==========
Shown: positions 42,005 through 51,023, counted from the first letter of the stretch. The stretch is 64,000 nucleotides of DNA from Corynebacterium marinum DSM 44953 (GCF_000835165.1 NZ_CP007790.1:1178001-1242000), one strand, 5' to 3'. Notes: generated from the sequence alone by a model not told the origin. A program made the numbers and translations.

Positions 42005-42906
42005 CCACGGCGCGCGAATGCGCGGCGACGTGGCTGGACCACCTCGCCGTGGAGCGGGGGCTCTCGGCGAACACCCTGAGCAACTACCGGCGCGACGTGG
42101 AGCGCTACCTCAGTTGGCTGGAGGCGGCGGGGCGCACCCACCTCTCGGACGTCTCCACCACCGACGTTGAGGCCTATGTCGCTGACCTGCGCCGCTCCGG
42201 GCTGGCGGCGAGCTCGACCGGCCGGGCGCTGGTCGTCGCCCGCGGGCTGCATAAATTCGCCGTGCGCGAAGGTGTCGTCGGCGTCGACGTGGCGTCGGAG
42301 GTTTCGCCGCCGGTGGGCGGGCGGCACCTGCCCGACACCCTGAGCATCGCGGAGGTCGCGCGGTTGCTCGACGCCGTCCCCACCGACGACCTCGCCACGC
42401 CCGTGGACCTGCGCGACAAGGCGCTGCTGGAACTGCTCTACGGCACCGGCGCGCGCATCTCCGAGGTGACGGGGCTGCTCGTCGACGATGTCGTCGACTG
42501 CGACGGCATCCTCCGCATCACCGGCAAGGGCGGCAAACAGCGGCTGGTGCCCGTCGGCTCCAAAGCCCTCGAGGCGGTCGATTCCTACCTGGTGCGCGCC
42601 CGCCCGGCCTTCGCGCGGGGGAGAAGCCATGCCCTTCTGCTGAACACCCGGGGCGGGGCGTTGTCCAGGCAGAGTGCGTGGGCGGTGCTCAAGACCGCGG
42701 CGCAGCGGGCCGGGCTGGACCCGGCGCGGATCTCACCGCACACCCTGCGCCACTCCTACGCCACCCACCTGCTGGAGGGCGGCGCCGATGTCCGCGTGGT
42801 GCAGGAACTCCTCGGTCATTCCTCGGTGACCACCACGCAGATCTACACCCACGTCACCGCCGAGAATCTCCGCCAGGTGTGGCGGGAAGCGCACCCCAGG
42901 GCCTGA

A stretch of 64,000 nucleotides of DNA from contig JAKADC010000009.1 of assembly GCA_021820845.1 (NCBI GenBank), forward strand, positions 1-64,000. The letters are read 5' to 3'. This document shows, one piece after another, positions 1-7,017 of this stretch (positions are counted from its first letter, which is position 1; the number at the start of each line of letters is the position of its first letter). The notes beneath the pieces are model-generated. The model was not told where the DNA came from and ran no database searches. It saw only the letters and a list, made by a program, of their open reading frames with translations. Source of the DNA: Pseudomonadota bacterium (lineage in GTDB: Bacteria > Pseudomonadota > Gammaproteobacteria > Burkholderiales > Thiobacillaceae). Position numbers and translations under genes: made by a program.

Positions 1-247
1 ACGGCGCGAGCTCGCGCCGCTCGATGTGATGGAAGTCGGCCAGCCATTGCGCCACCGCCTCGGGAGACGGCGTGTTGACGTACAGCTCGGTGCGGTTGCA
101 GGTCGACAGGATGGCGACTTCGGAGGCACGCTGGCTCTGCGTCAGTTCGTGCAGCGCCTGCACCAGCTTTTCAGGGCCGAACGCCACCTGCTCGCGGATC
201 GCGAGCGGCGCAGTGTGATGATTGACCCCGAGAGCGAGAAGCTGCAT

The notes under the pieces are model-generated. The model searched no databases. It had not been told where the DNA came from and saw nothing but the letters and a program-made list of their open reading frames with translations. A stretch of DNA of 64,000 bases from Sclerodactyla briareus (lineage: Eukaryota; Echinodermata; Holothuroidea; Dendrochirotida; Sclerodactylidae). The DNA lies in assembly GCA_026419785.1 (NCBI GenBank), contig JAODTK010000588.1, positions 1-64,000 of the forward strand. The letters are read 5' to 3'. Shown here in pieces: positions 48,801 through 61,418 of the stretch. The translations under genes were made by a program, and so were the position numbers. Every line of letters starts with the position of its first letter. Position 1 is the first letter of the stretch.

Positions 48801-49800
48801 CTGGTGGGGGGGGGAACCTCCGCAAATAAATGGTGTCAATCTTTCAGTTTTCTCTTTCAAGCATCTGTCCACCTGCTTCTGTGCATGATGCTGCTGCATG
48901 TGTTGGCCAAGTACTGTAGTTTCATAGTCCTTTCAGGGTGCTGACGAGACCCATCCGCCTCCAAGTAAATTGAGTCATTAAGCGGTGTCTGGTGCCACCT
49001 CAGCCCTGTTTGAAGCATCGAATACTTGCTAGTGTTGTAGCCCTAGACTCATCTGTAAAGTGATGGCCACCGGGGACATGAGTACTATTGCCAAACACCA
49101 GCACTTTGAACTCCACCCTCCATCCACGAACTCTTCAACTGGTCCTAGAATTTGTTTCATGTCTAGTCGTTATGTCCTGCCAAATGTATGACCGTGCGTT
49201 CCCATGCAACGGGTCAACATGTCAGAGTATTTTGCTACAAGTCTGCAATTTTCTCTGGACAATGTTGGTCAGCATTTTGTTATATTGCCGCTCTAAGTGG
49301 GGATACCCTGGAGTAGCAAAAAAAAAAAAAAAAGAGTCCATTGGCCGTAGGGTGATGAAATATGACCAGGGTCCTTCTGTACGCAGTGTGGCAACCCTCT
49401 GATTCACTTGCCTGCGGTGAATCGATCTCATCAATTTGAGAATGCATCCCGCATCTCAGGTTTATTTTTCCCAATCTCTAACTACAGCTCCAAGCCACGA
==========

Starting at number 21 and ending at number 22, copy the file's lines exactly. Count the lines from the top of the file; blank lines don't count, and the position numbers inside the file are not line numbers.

48901 TGTTGGCCAAGTACTGTAGTTTCATAGTCCTTTCAGGGTGCTGACGAGACCCATCCGCCTCCAAGTAAATTGAGTCATTAAGCGGTGTCTGGTGCCACCT
49001 CAGCCCTGTTTGAAGCATCGAATACTTGCTAGTGTTGTAGCCCTAGACTCATCTGTAAAGTGATGGCCACCGGGGACATGAGTACTATTGCCAAACACCA